Shortly after Plain Dealer reporter Amanda Garrett began reporting on the politics of Cuyahoga County reform, it became clear that many of those involved in the process had shifted position over time.
She set about constructing a timeline that looked at the political evolution of the plan, and the opposition to it.
Much of the plan evolved in closed-door meetings. Garrett relied on recollections, notes and e-mails of more than two dozen supporters and opponents to re-create what happened.
Many of those not identified in the story spoke on condition that their names not be used. All events described are based on multiple sources.
Cuyahoga County reform issues on the November ballot
Cuyahoga County voters in November can choose between two reform issues, or vote for both:
Issue 6: This is what the group led by Parma Heights Mayor Martin Zanotti and County Prosecutor William Mason came up with. It eliminates the three county commissioners and all nonjudicial elected offices except for the prosecutor and treasurer. Running the county would be an elected county executive and 11-member council. Structure would work much like a mayoral form of government. Supporters say a county executive will bring accountability to government and spur economic development.
Issue 5: Cuyahoga County Commissioners Peter Lawson Jones and Tim Hagan support an alternative to reform. It’s not a different plan but would create a 15-member commission to further study the idea and come up with a proposed charter. The campaign is led by a heavily Democratic, labor-leaning slate. There is a complication. A bipartisan, largely Republican group calling itself the Citizens Reform Association is running its own slate of candidates to sit on the charter commission, if voters create one. This group supports the Mason-Zanotti reform, but if voters don’t pass it, this slate of candidates wants to join in the debate over an alternative.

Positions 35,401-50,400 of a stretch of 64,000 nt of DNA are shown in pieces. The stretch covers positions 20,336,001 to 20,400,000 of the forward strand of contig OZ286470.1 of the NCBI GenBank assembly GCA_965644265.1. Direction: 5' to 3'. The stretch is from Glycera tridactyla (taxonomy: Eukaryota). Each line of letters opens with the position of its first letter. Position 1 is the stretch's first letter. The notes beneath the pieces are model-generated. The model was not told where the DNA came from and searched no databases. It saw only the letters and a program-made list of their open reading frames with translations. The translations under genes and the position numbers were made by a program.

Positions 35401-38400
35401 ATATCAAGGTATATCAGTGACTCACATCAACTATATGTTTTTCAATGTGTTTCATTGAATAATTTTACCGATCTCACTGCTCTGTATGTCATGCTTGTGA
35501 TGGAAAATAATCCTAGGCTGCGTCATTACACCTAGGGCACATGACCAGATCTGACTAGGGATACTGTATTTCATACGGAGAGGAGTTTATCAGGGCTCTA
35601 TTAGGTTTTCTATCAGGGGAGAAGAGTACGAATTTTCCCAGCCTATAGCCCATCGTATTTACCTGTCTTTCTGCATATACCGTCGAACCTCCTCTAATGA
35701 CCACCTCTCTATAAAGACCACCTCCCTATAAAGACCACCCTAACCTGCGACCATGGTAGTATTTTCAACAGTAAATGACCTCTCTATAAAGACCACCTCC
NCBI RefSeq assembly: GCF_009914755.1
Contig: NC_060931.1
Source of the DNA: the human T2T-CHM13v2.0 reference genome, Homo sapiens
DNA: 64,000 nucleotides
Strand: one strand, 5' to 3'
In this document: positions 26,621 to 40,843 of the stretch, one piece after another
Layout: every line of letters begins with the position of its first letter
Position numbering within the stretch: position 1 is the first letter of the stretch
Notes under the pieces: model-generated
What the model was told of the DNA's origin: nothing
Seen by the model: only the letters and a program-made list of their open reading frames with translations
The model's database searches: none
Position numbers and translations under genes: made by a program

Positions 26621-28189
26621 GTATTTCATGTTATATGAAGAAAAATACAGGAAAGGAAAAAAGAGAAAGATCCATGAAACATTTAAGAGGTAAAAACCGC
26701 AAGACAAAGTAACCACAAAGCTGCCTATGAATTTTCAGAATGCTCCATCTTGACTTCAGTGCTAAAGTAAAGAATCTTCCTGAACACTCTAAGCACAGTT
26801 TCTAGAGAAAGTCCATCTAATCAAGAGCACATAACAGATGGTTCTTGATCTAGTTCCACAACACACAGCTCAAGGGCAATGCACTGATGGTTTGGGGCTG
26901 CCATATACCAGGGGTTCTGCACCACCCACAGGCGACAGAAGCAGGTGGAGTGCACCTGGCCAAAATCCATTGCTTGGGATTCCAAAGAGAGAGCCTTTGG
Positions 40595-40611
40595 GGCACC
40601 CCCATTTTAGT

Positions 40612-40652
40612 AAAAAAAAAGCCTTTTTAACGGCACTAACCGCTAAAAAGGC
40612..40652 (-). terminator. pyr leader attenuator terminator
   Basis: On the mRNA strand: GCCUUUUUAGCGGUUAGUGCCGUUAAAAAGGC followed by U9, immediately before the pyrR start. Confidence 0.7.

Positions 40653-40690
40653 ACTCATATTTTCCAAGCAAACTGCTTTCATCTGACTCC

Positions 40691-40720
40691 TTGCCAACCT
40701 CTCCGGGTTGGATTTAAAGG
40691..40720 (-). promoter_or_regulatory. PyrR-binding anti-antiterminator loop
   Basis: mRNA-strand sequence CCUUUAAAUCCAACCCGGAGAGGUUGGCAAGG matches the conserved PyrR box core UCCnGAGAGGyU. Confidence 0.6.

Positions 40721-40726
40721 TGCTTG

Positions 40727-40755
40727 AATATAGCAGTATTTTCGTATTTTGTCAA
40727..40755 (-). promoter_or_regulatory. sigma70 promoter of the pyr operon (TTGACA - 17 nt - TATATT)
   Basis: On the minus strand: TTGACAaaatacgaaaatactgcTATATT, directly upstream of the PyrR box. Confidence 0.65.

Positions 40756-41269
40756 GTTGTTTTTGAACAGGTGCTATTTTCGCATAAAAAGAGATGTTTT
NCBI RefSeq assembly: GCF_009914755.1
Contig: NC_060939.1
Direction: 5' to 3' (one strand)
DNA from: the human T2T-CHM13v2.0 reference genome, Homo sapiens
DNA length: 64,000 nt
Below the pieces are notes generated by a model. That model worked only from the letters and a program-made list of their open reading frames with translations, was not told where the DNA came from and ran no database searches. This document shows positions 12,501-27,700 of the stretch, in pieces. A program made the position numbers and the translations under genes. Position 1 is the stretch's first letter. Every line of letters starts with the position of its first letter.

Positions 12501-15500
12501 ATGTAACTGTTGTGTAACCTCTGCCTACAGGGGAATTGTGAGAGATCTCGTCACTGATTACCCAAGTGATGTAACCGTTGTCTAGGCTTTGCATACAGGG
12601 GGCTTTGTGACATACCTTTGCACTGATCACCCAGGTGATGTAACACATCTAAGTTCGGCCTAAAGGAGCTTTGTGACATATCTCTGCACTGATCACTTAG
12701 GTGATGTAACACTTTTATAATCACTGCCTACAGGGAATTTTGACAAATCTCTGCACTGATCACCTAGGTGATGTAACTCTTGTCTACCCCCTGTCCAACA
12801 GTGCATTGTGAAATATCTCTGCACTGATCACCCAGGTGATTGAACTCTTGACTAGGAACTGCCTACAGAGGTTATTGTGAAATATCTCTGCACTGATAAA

Harriet Applegate’s news release on Cuyahoga County reform plan that was never issued
The following is a news release on the Cuyahoga County reform plan that labor leader Harriet Applegate said she would put out on June 5. It was never issued:
The county reform proposal being released today represents good progress in the hammering out of a consensus document. Harriet Applegate, executive secretary of the North Shore AFL-CIO, was invited by Congresswoman Marcia Fudge to join the ongoing conversation about reform and the working committee was very welcoming of new input. The process ended up inclusive and great progress was made in arriving at consensus. The result is a proposal that addresses the concerns raised by critics over the years as well as the current need for better facilitation of economic development.
“It is important to have the kind of reform that our county needs. Equally important are the issues of timing, coalitions and respect for where people are coming from,” she added. “That is why a united front of leaders is so important. All major sectors of the county, including the business community and key African-American leaders along with labor need to be supportive in order for this to pass. Passing such sweeping change will be challenging so it is critical that leaders work in tandem to educate their people about what is in this proposal and why it is needed,” she said.